Dependency Status on the FAFSA

It’s FAFSA season and you may be wondering what type of information you’ll have to include on your form. The FAFSA, or Free Application for Federal Student Aid, asks multiple questions including your name, age, school(s) of interest, and dependency status, as well as parent and student income and asset information. Since you’ll be in college next year, won’t you be considered an independent student? Do you even need to provide your parent’s information since you’ll be an adult when you start college? The answers to these questions are not simple ones, they require more explanation.

On the FAFSA, many factors determine whether a student is considered independent or dependent. The application asks students various questions to determine their dependency status. Dependent students must provide their parents’ information, while independent students do not. A series of yes or no questions asked on the FAFSA will help students determine their classification. If a student answers yes to any of the questions, s/he does not have to provide parental information. However, if every question in this section is answered no, parental information will be required. This can be confusing, so here’s a simple equation to help you remember:

  • All No’s = Dependent Student (Provide parent information)
  • One Yes = Independent Student (Don’t have to provide parent information)

What do these questions entail? They ask for a variety of information, including college grade level, age, military status, if you support dependents, if you’re at risk of being homeless, and many more. For additional information about the FAFSA, check out the tools available at StartWithFAFSA.org and UCanGo2.org, which offer a Dependency Status Questionnaire and a variety of articles, publications and videos to assist you with the FAFSA.

If you have questions regarding your dependency status or any items on the FAFSA, feel free to contact the Federal Student Aid Information Center at 800-433-3243 or your financial aid office

New Information about the IRS Data Retrieval Tool

For a few years, people submitting their Free Application for Federal Student Aid (FAFSA) have had a valuable time-saving resource at their fingertips. It’s called the IRS Data Retrieval Tool (DRT). By using the DRT that’s available in the electronic FAFSA, students can request an automatic transfer of the data from their tax returns. This means less people will have to supply proof of income to their financial aid offices, because the information is transmitted straight from the IRS. When using the DRT, FAFSA filers will need their tax return information from two years prior to the academic year for which they’ll need federal financial aid. For example, the 2020-21 FAFSA will require income and tax information from 2018.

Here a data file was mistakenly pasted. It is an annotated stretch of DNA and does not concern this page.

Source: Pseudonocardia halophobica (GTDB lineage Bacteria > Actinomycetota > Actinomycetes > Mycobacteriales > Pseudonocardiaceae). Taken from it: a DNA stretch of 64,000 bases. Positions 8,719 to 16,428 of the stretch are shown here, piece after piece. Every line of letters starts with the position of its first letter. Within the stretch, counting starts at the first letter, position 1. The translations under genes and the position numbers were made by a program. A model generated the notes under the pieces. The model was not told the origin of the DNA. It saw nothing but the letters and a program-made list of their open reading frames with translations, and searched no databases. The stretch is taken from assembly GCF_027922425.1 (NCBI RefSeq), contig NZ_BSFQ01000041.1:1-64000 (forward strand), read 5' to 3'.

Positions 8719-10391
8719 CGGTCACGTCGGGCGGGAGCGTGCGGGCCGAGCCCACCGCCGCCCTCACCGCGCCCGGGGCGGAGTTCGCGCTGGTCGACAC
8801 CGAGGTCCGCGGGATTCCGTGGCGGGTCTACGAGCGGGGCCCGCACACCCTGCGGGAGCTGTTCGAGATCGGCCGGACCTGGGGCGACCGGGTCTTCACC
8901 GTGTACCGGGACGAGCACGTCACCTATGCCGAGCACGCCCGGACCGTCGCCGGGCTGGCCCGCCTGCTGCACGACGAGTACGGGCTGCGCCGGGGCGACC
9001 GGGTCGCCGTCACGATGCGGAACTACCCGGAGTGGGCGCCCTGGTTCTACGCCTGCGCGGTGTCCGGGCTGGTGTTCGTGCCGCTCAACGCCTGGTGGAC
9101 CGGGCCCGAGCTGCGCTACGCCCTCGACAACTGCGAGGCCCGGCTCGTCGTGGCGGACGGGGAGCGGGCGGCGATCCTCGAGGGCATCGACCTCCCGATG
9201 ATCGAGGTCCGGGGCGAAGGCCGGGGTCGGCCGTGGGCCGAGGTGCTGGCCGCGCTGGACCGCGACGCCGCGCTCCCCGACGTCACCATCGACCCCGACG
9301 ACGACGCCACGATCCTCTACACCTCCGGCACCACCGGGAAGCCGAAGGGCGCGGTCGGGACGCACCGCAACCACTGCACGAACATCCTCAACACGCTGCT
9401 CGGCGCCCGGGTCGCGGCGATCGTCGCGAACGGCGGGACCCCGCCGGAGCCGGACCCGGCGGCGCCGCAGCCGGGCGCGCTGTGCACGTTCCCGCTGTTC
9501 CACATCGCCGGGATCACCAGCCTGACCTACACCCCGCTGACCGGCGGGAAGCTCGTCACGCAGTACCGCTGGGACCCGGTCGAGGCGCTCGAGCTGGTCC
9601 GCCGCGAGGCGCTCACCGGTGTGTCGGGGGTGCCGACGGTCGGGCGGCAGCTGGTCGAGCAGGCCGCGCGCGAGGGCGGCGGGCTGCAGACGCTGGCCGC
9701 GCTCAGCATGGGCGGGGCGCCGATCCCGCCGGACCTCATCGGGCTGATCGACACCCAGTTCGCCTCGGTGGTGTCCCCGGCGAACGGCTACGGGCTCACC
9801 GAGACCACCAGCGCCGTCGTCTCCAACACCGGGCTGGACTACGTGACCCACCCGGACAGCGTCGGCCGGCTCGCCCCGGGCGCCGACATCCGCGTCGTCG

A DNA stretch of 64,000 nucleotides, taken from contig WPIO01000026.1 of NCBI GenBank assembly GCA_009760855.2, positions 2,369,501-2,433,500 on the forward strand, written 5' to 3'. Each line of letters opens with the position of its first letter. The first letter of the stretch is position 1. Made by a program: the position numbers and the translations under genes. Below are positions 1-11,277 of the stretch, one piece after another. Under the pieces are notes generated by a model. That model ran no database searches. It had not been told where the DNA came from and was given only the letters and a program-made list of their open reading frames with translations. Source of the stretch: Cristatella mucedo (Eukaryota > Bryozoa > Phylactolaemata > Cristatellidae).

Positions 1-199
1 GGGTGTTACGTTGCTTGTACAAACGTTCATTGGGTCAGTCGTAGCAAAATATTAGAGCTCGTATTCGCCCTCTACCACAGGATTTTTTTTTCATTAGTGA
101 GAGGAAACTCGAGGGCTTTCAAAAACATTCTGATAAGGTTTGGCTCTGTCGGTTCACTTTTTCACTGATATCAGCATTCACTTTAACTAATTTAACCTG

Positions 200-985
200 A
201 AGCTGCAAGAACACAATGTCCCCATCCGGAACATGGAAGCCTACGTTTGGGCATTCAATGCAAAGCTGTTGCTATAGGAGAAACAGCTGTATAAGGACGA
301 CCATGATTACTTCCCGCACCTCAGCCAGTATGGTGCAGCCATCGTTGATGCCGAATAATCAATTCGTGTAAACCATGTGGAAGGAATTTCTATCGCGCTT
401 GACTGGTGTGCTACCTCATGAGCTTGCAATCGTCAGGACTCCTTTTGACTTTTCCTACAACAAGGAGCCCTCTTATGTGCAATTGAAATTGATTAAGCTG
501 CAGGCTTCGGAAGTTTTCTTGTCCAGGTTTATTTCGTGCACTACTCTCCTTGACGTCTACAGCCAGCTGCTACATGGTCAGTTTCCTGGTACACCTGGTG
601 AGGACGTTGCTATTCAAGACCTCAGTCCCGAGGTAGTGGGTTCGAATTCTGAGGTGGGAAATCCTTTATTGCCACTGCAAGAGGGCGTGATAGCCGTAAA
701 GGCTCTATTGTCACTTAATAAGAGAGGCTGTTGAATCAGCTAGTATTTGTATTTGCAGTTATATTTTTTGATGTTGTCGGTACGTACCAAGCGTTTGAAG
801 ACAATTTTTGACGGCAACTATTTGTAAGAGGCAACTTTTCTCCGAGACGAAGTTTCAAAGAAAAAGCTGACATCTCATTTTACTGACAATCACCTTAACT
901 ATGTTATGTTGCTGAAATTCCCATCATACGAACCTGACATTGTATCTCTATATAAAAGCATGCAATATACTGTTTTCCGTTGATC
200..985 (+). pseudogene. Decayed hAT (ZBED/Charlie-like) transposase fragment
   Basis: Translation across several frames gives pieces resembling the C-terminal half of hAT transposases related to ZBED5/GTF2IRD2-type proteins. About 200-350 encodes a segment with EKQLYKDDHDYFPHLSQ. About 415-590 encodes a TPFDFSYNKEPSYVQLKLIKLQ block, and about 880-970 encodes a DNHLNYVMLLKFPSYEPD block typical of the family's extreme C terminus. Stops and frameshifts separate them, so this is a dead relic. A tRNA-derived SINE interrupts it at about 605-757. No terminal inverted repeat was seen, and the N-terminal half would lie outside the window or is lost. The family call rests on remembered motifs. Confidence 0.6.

Here’s some great news: Up until now, students who used the MyStudentAid App to file their FAFSA haven’t been able to use a smart phone or tablet to use the IRS DRT. But that’s changing! Beginning October 1, 2019, students and parents will be able to request their tax return information while using the MyStudentAid App.

To see if you’re eligible to use the IRS DRT, check out this helpful publication from Federal Student Aid. Be sure to submit your FAFSA as soon as possible after October1; some types of aid are awarded on a first-come, first-served basis. Go to FAFSA.gov to set up your FSA ID and begin your application.

FAFSA Now Available!

It’s October 1! That means the 2020-2021 FAFSA is available! All students planning to start college in the fall of 2020 can now submit their application for federal and state financial assistance. The Free Application for Federal Student Aid, or FAFSA, allows colleges to determine your eligibility to receive financial aid. Financial aid, which comes in the form of grants, work-study and student loans, can help you pay for college expenses. To start your FAFSA, here are a few tips that will help you successfully complete the form:

  • Create Your FSA ID – If you haven’t already done so, you and your parent will need to create an FSA ID (Federal Student Aid ID). This username and password allow you to electronically sign the FAFSA. It will also give you access to other financial aid documents and websites. To create your FSA ID, go to fsaid.ed.gov.
  • Gather Your Documents – For the 2020-2021 FAFSA, students will need their parents’ tax return, W-2 and other financial information for the 2018 tax year. If the student filed a tax return in 2018, they will need the same information. Students should also gather their Social Security card and driver’s license, if applicable.
  • Use Your Official Name – When creating your FSA ID and completing the FAFSA, you’ll need to enter your name exactly as it’s shown on your Social Security card. No nicknames are allowed on the FAFSA. If your name has special characters include those as well.
  • Pick Your Venue – There are two electronic options for submitting your FAFSA. You can use the website format, FAFSA.gov, or you can use the mobile app, myStudentAid. These are the only two official means for submitting your application. Remember the first “F” in FAFSA stands for Free, so you should never pay for completing your FAFSA. Using one of these two methods will ensure that you aren’t charge for a free application.
  • Watch Your Inbox – Once you submit your FAFSA, you’ll begin to receive information about your application status and updates from your future school’s financial aid office. Be on the look out for these updates and follow-up with your financial aid office if they need additional documentation.

Utilizing these five tips can save time and make your FAFSA completion much easier. Don’t forget, you need to complete a FAFSA each year you need funding for college.

For more information about the FASFA, check out www.ucango2.org